House Republicans were unable to pass their own farm bill along party lines this morning because far too many Republicans including a significant portion of the
Batshit Freedom Caucus voted against it.
Among other things, the GOP's farm bill would cut the Supplemental Nutritional Assistance Program (SNAP) and impose work requirements on top of that.
The bill would require a greater number of adults receiving SNAP benefits to work at least 20 hours per week or enroll in training. The stricter requirement would therefore reduce food stamp enrollment ― which has already been on a steady decline ― by an additional 1.2 million over 10 years, according to the Congressional Budget Office.
Echoing businesses in their districts, House Speaker Paul Ryan (R-Wis.) and other Republicans said denying benefits to some adults would make it easier for companies to hire ― which is another way of saying the bill would help keep wages down.
Now, why would the Flying Monkey Caucus vote against this? It's everything they want, isn't it?
This is where we get into what a giant clusterfuck the Republican-controlled House of Representatives is.
The Batshit Caucus voted against the farm bill because Speaker Paul Ryan will not bring an immigration reform bill up for a vote, but the immigration reform bill they want to see is not something House Democrats or even average Americans would support. The Batshit Caucus wants to pass a regressive bill that would fund Trump's border wall, limit legal immigration, and close the door to temporary workers and asylum seekers.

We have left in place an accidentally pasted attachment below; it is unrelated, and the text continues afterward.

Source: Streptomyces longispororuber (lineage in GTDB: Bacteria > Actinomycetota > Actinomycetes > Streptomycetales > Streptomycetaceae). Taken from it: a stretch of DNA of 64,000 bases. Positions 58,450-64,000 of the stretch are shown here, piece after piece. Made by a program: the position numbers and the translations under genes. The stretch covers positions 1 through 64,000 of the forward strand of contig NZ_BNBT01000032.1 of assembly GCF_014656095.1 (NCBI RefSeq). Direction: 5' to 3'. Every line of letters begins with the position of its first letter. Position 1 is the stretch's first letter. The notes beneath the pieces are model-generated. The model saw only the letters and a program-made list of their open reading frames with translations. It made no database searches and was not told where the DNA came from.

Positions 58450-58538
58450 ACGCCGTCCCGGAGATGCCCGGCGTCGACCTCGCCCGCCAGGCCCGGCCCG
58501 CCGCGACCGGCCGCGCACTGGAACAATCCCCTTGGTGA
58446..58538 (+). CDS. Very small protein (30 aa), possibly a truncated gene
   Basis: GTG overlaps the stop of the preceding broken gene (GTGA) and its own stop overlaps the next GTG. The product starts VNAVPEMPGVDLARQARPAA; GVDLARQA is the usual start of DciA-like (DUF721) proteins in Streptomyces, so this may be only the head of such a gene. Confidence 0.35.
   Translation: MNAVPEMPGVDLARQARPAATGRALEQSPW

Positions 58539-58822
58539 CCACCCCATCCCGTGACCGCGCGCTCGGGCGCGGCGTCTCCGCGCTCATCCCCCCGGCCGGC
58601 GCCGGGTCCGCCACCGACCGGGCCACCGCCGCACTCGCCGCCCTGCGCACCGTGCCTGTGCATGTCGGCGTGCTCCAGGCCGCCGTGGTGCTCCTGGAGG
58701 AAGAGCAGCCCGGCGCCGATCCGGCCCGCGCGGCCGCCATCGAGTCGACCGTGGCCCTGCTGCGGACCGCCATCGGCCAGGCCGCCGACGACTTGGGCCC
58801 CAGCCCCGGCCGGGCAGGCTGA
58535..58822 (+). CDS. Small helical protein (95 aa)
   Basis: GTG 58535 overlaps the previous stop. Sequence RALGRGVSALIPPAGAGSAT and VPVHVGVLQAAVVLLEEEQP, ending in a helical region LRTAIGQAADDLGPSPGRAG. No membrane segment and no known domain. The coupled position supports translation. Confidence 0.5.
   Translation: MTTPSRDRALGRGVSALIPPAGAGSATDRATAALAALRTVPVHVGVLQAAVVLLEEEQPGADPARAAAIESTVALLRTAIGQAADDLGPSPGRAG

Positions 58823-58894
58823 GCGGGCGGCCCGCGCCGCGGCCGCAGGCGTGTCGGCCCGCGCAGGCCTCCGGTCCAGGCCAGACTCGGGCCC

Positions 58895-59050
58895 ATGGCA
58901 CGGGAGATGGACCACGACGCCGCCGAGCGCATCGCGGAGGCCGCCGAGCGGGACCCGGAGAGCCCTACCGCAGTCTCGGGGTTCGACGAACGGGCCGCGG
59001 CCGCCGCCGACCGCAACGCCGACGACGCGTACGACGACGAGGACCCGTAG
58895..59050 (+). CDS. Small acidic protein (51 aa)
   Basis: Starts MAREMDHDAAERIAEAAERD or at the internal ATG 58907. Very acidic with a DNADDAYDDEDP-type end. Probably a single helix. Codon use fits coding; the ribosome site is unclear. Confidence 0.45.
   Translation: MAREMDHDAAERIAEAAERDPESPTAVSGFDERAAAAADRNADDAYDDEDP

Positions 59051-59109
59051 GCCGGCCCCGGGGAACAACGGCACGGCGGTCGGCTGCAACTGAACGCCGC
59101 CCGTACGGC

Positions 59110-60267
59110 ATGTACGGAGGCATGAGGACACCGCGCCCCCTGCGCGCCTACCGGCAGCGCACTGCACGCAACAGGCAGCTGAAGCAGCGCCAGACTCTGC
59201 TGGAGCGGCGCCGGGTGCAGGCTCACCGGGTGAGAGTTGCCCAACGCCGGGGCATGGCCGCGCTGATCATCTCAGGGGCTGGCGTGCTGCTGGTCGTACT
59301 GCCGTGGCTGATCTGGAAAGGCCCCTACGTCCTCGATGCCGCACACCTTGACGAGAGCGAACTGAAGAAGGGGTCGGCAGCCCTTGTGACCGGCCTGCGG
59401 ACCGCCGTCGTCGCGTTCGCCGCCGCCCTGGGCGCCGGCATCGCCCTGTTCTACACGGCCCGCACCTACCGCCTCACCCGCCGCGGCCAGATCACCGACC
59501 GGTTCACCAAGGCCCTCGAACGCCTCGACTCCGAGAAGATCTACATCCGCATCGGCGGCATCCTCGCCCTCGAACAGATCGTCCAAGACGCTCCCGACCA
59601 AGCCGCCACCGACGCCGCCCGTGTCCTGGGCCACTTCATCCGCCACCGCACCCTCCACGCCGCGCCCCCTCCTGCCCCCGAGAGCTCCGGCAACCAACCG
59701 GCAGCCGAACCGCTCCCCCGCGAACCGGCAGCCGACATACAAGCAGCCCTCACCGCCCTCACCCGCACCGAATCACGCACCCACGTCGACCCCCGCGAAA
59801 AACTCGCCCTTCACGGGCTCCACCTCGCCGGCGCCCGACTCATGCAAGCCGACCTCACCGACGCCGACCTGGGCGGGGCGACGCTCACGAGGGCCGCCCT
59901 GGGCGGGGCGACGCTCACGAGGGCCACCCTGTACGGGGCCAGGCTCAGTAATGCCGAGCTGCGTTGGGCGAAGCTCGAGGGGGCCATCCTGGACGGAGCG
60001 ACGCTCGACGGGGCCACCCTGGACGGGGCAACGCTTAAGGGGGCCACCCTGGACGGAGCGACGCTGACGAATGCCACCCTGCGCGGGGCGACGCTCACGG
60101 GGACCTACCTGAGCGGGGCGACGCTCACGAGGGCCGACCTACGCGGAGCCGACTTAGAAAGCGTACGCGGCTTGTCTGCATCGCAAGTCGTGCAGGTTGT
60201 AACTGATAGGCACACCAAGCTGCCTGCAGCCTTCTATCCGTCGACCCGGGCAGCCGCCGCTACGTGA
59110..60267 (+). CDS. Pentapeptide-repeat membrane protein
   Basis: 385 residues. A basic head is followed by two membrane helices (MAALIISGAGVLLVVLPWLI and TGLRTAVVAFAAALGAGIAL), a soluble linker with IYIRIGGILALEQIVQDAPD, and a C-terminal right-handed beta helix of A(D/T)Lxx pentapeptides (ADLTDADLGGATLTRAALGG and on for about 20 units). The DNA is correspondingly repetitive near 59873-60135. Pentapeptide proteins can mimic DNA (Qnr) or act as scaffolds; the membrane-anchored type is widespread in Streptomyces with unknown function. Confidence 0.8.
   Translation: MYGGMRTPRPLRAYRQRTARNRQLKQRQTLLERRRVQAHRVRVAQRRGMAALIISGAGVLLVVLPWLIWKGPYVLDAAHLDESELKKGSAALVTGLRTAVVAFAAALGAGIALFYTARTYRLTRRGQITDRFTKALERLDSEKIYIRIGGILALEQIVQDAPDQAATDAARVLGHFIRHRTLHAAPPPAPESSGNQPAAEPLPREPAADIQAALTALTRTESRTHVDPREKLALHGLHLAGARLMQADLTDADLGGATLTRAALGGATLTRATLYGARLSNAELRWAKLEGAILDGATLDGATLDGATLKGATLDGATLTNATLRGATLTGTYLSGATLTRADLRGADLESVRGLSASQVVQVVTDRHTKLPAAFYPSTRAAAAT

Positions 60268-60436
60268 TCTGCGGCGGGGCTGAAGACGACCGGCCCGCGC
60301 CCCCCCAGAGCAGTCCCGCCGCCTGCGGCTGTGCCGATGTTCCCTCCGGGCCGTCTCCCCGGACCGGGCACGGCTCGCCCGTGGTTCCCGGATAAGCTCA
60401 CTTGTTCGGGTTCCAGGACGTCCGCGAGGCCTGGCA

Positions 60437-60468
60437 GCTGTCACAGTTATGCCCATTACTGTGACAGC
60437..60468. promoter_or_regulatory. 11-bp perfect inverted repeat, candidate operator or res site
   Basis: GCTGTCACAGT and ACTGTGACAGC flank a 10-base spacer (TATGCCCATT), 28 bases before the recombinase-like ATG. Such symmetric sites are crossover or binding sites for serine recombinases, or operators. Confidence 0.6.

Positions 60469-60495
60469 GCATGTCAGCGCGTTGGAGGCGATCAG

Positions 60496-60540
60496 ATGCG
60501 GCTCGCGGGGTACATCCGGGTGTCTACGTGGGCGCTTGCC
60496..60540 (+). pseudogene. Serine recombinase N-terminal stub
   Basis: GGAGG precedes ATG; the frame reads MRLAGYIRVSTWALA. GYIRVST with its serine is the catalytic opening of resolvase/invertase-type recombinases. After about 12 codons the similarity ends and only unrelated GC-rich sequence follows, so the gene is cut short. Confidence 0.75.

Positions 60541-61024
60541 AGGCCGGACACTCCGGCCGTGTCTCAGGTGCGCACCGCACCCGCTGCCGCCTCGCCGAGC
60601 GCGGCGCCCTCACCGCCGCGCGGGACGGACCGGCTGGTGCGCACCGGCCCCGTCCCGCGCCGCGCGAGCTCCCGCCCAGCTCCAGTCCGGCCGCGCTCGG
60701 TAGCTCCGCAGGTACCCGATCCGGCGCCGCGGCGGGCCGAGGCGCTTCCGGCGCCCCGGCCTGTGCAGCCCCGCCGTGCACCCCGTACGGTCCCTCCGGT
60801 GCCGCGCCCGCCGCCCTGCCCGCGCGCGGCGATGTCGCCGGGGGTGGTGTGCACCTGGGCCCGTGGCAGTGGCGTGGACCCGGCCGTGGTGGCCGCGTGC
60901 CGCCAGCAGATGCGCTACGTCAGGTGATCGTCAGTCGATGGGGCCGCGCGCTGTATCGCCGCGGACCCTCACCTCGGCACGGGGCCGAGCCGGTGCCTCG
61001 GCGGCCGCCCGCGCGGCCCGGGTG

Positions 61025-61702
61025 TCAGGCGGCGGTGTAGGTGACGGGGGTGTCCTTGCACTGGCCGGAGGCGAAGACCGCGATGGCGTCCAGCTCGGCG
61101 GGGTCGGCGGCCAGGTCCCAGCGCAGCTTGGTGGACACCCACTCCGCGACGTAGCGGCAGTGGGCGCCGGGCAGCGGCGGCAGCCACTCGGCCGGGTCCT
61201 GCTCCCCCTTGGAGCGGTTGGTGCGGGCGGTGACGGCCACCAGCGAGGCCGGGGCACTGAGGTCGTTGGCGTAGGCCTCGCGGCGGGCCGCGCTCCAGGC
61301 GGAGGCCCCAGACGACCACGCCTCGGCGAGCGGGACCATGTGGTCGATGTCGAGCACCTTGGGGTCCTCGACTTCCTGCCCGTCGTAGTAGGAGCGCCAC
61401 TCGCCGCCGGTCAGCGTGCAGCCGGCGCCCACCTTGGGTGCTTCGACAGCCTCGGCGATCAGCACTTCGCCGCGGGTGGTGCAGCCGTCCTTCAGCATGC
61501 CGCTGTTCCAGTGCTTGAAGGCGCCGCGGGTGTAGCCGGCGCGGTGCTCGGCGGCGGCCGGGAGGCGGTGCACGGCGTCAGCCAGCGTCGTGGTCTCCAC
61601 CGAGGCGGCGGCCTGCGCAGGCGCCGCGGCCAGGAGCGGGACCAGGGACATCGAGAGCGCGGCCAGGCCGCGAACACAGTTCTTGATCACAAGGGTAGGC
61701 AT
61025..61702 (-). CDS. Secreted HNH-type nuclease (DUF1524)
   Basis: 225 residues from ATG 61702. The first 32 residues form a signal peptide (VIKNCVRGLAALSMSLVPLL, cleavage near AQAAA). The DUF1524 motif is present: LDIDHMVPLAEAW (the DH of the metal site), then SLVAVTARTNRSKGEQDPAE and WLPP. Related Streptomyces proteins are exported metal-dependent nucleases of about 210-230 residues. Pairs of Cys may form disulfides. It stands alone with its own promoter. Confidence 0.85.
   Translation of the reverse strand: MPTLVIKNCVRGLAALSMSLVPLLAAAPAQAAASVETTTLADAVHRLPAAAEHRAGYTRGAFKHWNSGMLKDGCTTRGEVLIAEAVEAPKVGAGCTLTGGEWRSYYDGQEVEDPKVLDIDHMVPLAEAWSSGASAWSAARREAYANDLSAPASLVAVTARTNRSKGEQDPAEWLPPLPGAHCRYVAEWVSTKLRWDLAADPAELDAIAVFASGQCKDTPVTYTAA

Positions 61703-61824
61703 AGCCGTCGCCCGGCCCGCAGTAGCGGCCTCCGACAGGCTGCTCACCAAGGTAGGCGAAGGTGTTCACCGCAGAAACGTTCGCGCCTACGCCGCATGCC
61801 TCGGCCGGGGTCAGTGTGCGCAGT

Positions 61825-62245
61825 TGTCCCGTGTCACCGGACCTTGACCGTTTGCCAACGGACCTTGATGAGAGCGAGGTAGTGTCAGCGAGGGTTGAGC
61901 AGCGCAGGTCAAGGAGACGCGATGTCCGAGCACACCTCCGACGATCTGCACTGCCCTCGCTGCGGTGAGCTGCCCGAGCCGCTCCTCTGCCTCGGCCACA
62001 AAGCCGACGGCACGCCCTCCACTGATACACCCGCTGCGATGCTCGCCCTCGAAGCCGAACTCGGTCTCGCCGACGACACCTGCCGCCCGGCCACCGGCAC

Paul Ryan can't give them that because it would be a black-eye on the House just before the midterm elections and it wouldn't pass the Senate anyway. It's also terrible policy.
This is why House Republicans have not completed the appropriations process in many years. As terrible as mainstream Republican policies may be, they're still not terrible enough for a vocal minority that counts enough members to kill any bill they feel like killing if it's being passed along party lines.
Passing a farm bill (or any other bill) that has a chance of passing through the Senate will require passing it with Democratic votes and, to attract Democrat votes, it will have to be more friendly to Democratic priorities.
The alternative to this process is passing a sweeping resolution to extend government funding at current levels which is what Congress has done every year since Republicans took control of Congress in 2015.
Cutting food stamps and imposing work requirements in the farm bill was a major priority for Speaker Ryan who still wants to pass his "welfare reform" agenda on his way out the door.